Disclaimer: the above statement has been prepared by South Yorkshire Police. The views and information in it are not necessarily those of HMICFRS.

HMIC says...

South Yorkshire Police provides policing services to the county of South Yorkshire. The police force area covers 599 square miles in the north of England. Although there are a small number of affluent areas, South Yorkshire has a high level of poverty. Around 1.4 million people mainly live in the urban centres which include the city of Sheffield and the towns of Doncaster, Rotherham and Barnsley. The resident population is increased by university students and the large numbers who visit, socialise in, commute into, or travel through the county each year. The transport infrastructure includes major rail stations and an airport.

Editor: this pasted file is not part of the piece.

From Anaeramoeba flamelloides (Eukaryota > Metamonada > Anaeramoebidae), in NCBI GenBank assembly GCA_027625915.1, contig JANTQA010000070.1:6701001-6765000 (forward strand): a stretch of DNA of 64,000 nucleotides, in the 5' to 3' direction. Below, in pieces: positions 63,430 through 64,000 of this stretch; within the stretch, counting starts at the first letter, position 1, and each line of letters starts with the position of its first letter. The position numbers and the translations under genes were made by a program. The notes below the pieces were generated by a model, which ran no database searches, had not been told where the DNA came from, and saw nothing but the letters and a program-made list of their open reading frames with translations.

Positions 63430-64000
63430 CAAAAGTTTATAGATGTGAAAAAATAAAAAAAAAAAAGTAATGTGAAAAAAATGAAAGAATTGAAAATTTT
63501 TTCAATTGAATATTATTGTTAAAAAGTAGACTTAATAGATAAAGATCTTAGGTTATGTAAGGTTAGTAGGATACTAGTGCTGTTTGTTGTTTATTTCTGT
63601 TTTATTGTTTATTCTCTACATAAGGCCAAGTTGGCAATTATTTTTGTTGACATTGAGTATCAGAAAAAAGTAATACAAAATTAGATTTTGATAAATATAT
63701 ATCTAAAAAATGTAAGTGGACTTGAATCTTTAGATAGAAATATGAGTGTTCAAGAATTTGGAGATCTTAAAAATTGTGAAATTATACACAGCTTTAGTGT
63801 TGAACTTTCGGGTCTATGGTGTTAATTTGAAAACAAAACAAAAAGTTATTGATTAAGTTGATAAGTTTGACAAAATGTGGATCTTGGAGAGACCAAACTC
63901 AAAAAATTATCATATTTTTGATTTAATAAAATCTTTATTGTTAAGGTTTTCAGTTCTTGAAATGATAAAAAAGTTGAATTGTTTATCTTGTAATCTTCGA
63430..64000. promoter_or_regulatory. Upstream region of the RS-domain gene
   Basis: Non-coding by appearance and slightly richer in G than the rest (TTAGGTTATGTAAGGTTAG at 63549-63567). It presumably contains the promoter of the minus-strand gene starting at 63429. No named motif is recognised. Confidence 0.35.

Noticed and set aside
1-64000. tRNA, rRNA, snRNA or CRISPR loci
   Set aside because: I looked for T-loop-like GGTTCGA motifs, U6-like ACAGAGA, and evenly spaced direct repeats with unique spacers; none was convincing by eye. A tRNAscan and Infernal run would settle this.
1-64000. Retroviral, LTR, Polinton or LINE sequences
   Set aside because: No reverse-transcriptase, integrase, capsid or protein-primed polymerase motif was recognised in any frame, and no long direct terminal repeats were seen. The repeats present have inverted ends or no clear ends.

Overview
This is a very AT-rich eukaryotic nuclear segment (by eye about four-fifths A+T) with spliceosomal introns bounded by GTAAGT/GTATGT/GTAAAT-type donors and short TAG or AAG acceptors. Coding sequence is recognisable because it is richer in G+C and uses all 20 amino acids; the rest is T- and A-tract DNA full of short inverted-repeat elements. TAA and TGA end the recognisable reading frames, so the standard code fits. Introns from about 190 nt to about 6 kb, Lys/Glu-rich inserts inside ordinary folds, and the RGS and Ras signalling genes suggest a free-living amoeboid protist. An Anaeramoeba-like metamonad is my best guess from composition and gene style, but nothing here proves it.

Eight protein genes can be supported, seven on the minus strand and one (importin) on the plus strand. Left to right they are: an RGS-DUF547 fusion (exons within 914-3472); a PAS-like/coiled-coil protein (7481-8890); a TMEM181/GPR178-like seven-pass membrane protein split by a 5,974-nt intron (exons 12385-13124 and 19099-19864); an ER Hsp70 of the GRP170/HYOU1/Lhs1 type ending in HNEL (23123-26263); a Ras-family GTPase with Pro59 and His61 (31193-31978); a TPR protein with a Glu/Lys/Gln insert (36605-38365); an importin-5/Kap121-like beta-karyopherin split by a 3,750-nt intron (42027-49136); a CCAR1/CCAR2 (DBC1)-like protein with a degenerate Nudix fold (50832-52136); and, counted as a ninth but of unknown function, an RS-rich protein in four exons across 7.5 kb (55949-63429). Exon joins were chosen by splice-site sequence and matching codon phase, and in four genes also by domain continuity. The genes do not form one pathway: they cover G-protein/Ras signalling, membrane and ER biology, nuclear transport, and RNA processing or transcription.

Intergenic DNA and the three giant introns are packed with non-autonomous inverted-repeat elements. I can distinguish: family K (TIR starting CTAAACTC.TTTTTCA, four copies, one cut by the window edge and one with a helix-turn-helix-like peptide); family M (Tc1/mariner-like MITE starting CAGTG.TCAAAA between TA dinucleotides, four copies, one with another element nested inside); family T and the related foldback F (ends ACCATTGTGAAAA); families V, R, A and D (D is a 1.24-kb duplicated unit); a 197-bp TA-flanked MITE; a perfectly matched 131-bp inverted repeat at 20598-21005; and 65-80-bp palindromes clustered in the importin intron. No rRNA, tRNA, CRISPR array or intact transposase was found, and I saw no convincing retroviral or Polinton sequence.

England and Wales is made up of over 181,000 small areas known as census output areas (OAs). These have been defined by the Office for National Statistics to group together people with similar characteristics and to include, on average, 125 households. The size of the geographical area covered by each OA varies according to the population density in different parts of the country. The largest OA in England and Wales covers 20,166 hectares, and the smallest less than 0.02 hectares. A football pitch is approximately 0.75 of a hectare.

There are 4,411 OAs in South Yorkshire with an average size of 35 hectares which is smaller than the national average of 87 hectares. While the majority (68 percent) of OAs in South Yorkshire are relatively small at under 10 hectares, a smaller proportion (5 percent) are extremely large in size (over 100 hectares) indicating the mixture of urban and rural localities. The smallest OAs are concentrated in Sheffield and the towns of South Yorkshire, with the largest spread across the more sparsely populated rural areas.